River cleanup group faces financial review

File photoClean River Project founder Rocky Morrison lowers a boom into the Merrimack River to capture floating trash.

A private group that has been praised for its Merrimack River cleanups is under scrutiny by the state, after complaints about how the group spends government money.

State Sen. Diana DiZoglio, D-Methuen, has asked the state auditor's office to review the finances of the Methuen-based Clean River Project.

DiZoglio said she supports the group's work, but is seeking a study of its finances because of complaints she received. She said as long as the study shows no misspending, she will support giving $250,000 from the state to the Clean River Project for its work. The group has been waiting several years for the money after it was included in a state bond bill.

Founded in 2005, the Clean River Project has pulled thousands of car and truck tires out of the river between Lowell and Haverhill, along with 87 submerged vehicles, hundreds of appliances, car parts, pieces of furniture, shopping carts and thousands of discarded syringes, said Rocky Morrison, leader of the group.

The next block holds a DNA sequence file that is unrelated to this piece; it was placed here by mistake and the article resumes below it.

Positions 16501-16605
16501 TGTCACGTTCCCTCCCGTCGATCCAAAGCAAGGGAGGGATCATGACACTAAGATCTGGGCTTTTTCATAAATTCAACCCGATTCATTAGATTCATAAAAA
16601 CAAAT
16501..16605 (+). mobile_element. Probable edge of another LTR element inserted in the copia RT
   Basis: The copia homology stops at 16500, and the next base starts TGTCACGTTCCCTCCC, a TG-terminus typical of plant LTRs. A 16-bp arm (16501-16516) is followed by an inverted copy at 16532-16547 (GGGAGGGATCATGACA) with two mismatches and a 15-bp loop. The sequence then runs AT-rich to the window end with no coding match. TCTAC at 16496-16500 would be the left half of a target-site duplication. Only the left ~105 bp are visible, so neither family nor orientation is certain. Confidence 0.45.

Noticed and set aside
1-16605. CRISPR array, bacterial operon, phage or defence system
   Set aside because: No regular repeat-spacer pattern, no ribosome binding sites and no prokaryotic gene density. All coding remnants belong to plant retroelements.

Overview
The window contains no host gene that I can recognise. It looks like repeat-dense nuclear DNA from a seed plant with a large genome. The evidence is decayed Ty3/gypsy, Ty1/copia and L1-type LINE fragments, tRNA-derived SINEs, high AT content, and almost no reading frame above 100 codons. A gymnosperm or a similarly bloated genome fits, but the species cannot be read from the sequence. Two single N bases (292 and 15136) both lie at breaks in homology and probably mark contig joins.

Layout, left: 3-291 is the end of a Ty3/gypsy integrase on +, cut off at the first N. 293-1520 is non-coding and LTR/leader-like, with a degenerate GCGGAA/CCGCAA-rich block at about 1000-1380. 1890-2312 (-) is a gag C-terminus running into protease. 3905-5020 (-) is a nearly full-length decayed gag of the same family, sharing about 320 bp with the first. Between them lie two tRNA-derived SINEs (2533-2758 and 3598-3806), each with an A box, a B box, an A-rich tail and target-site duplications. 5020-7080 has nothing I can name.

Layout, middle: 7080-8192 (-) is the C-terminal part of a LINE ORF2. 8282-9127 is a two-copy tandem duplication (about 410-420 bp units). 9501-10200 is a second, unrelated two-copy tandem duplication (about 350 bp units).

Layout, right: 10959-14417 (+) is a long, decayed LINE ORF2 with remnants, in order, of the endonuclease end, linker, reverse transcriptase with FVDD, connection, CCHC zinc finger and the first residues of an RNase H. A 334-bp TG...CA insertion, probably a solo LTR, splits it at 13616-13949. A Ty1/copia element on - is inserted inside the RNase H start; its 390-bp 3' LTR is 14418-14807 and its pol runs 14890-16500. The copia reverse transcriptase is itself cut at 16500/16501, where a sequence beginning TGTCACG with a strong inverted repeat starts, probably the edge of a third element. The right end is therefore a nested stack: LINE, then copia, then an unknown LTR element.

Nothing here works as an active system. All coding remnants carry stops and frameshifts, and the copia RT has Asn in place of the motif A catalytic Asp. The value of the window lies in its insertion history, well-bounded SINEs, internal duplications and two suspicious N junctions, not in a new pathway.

"This past year, we pulled 57 tons of debris from the river," Morrison said.

In recent years, Morrison's group has convinced the state and communities along the Merrimack River to provide money for cleaning the waterway, which is a source of drinking water for more than 600,000 people. Morrison said the group is supported by fundraising events, and grants from the state and private foundations. He said the group also receives money from communities along the river, including Haverhill, Lawrence, Methuen and Lowell.

Morrison said the Clean River Project plans to use the $250,000 from the state to buy a skimmer boat, allowing his group to remove debris from the surface of the river.

 

Senator: Good report will bring money

In a letter to the state auditor's office, DiZoglio said she wants the review of Clean River Project finances to happen before the $250,000 in state money is released to the group. She said once the state audit confirms no past misspending of government money, she will work to get the $250,000 to Morrison.

In a Facebook message to Morrison, DiZoglio said: "Once we are able to obtain a report of good standing I can use that to bring directly to DEP (Department of Environmental Protection) and the governor's office — present it to them, and advocate for the release of those funds that we secured — which as you know are only able to be released by the administration. I believe the (financial) report, if all is well, will instill confidence that your organization is able to continue to effectuate change."